The TOPSAIL-YARDS which expand the topsails, hang to the topmasts, next above the lower yards. The TOPGALLANT-YARDS, which expand the topgallant-sails, hang above them; and the ROYAL-YARDS, which expand the royal-sails are hung above the topgallant-yards. The CROSS-JACK-YARD is used to expand the foot of the mizen topsail; and the topsail, or square-sail, of vessels with one mast. The DRIVER-YARD is a small yard, which expands the head of the driver without the peek of the gaff, to which it is hoisted by haliards. STUDDING-SAIL-YARDS, hang to the extremities of the yards, and by these are expanded the heads of the studding-sails.
Other crossword clues with similar answers to ‘Sailing ship’s ropes’
FLYING OF SAILS. Setting them in loose a manner; as royal sails without lifts, or sheets, the clues being lashed; as small topgallant-sails, jibs, without stays; and as studding-sails without booms. EARINGS. Small ropes employed to fasten the upper corners of sails. CROTCHES. Pieces of wood or iron, the upper part of which is composed of two arms, resembling a half-moon. COLLAR. The upper part of a stay; also a rope formed into a wreath, by splicing the ends together, with a heart, or dead-eye, seized in the bight, to which the stay is confined at the lower part.COMB-CLEAT. BUTTON AND LOOP. A short piece of rope, having at one end a walnut knot, crowned, and at the other end an eye. BRIDLES. Short ropes, or legs, which fasten the bowlines to the cringles on the leeches of sails.
For those shrouds which attach high up the mast, a spreader can be used to increase the angle the shroud makes with the mast at the attachment point, providing more support to the mast. According to Mophorn, most customers purchase this rope for flag flying, halyards, horse-halters, and boat fenders. As you may have guessed, this is one of the most ideal sail boat ropes for all your rigging. We understand you’re looking to purchase sail boat rope for a lovely day of sailing. We have done our best to put together the most popular sail boat ropes for our lovers of the sea.
This is true for non-roller-furling sails as well, especially if you’re heading out on a long passage where the sails will be set for a while. Here Fisher recommends using a Spectra/Dyneema-cored line, since it’s extremely strong, lightweight, and doesn’t absorb water. An alternative would be a Vectran-cored line, which stretches even less and doesn’t creep; however, it’s heavier than Spectra/Dyneema and absorbs water. When switching from polyester to a high-tech line, it’s usually possible to downsize the line by a few millimeters since these fibers are so strong. This is a definite advantage for bigger cruising boats, since polyester line can be quite bulky at larger diameters.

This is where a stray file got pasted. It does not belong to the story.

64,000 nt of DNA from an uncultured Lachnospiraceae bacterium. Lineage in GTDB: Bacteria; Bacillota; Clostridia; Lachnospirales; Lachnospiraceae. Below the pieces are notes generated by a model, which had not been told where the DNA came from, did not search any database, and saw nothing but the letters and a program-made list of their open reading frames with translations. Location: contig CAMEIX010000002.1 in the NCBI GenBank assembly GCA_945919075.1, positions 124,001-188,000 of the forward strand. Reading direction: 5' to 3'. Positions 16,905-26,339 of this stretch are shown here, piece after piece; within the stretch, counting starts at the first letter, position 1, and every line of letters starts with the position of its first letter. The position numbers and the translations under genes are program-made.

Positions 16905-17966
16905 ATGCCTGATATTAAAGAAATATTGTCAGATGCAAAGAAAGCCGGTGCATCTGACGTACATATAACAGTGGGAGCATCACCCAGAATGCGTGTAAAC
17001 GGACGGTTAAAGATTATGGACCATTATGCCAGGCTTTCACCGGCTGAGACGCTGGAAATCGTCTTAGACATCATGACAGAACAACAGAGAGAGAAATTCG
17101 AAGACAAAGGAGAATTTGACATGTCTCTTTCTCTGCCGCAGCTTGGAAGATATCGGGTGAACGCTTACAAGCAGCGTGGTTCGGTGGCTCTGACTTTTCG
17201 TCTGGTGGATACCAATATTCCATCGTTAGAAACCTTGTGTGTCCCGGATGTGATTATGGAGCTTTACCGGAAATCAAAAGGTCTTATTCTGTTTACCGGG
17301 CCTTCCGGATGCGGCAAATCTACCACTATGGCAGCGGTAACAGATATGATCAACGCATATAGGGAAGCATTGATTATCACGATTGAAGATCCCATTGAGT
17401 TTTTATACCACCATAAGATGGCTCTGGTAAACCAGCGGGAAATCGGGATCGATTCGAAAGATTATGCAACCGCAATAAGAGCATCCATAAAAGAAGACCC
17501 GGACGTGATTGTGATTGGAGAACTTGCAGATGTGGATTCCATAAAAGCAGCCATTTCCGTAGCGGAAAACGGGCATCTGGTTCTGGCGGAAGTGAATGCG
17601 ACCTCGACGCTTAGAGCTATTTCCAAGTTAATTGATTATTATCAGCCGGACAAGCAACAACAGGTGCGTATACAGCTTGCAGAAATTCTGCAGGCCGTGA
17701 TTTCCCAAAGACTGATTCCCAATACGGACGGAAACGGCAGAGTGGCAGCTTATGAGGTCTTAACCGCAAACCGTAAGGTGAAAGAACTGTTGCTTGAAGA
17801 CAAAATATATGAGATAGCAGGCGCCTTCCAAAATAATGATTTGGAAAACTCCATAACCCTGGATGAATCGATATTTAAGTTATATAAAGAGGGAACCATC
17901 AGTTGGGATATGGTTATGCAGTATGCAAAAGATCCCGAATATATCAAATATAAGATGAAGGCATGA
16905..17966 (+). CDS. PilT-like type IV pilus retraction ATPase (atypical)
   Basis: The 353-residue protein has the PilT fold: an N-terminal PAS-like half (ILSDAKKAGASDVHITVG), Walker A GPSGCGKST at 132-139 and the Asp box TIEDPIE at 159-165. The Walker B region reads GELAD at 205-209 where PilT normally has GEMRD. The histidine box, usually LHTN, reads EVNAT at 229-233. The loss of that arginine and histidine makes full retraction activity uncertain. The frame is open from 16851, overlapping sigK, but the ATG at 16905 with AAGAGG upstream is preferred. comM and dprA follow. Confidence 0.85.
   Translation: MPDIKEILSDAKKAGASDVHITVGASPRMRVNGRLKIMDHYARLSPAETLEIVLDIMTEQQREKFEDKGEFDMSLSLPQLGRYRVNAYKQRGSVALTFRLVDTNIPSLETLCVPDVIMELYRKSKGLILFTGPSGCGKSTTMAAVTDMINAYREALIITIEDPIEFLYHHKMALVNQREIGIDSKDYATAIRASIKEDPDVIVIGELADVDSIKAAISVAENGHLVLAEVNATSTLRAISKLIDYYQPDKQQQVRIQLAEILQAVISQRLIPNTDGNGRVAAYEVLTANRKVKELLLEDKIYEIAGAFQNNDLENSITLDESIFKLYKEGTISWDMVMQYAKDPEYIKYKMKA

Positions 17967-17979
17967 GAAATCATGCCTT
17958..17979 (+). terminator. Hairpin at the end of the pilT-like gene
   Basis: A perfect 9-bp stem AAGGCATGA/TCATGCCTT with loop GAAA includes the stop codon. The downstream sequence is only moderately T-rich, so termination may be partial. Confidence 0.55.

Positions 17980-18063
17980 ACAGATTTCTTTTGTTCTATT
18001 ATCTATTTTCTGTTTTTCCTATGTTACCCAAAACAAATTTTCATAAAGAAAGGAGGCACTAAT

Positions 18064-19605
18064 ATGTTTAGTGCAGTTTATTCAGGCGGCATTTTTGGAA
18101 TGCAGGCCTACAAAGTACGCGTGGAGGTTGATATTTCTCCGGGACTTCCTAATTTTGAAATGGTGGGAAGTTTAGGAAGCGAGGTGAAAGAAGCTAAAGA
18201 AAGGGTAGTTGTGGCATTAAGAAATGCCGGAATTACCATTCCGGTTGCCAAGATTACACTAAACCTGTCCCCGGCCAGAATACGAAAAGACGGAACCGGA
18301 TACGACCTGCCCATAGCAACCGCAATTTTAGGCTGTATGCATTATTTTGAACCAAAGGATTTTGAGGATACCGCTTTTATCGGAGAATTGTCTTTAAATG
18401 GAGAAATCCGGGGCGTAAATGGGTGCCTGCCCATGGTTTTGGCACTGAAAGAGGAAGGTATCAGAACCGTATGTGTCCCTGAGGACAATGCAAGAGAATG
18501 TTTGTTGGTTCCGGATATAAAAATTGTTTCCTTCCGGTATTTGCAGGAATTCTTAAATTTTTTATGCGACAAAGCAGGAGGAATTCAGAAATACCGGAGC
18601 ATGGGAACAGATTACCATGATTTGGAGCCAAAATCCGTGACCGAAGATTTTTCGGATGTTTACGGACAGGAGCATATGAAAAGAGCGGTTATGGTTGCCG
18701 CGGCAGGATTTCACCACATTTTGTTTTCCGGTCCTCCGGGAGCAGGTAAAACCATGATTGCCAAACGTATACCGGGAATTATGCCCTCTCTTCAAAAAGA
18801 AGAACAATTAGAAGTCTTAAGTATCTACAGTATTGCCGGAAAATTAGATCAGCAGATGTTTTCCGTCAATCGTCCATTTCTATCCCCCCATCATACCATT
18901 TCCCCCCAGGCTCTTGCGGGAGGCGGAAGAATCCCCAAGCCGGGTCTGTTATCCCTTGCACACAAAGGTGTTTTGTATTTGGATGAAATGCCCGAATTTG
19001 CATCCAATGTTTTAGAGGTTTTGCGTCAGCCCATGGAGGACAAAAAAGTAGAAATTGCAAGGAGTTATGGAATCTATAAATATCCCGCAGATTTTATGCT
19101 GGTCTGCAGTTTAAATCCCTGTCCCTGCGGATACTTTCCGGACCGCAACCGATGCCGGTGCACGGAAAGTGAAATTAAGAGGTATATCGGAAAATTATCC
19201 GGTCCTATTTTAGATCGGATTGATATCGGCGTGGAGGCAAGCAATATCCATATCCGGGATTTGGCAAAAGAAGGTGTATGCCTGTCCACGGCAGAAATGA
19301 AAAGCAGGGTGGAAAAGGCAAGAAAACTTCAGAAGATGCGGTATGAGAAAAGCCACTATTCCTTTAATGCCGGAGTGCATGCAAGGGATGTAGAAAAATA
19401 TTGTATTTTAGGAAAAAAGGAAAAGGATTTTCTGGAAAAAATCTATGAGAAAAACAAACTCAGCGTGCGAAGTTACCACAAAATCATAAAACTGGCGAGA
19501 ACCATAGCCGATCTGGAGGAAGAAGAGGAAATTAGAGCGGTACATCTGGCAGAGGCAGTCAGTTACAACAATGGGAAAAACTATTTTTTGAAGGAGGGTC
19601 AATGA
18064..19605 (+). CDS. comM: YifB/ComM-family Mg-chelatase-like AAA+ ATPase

The first and second sorts are used for topsail and topgallant yards.PARRAL-TRUCKS. Running rigging is the cordage used to control the shape and position of the sails. Materials have evolved from the use of Manilla rope to synthetic fibers, which include dacron, nylon and kevlar. Running rigging varies between fore-and-aft rigged vessels and square-rigged vessels. They have common functions between them for supporting, shaping and orienting sails, which employ different mechanisms. For supporting sails, halyards , are used to raise sails and control luff tension.
These ropes come with high abrasion resistance and a firm braiding sheath to help them cope with the rigors of life on the sea, not to mention a whole host of other jobs. With solid braid protection, this rope offers substantial tensile strength and unparalleled durability. It also features increased abrasion resistance, which makes the cord particularly hand for winches and pulleys. Starting off our list is this high-quality anchor rope from Rainier Supply Co.
TARPAWLING. Canvas paid over with tar, and used to cover the hatches, to prevent water from coming in; and to cover the blocks at the sheer-heads of hulks, &c. STANTIONS OF THE NETTINGS. Square wooden pillars, set into the upper part of the ship’s side, or small pillars of iron, used to support the nettings, awnings, &c. SHEET. A rope or tackle fastened to the clues of sails, to retain them in any direction. PANCH. A covering of wood, or a thick texture made of plaited rope-yarn, larger than a mast, to preserve the masts, &c. OVERHAULING. Extending Sailboat halyard rope of a tackle, or ropes, connected to blocks or dead-eyes, to any distance required.
HALIARDS. Ropes or tackles employed to hoist or lower yards, sails, and flags, upon the masts, yards, stays, &c. BRAILS. Ropes passing through blocks on the gaff, and fastened to the after-leech of fore and aft main-sails, to truss or brail them up. Before being put below, that it may admit of being snugly stowed.Shakingsare odds and ends of yarns and small ropes, such as are found in the sweepings of the deck after work.
Thus, shrouds come down to the sides of the boat and are attached to chainplates. The function of all cordage may be said to be to pull, for the purpose either of keeping the masts in their places, or of moving spars and sails. The word is often used as meaning the cordage only, but this is a too limited, and even an irrational, use of the term.
There are frequently more than one shroud on each side of the boat. Usually a shroud will connect at the top of the mast, and then additional shrouds might connect partway down the mast, depending on the design of the boat. All shrouds then terminate their bottom end to the side of the boat. Shrouds are attached symmetrically on both the port and starboard sides.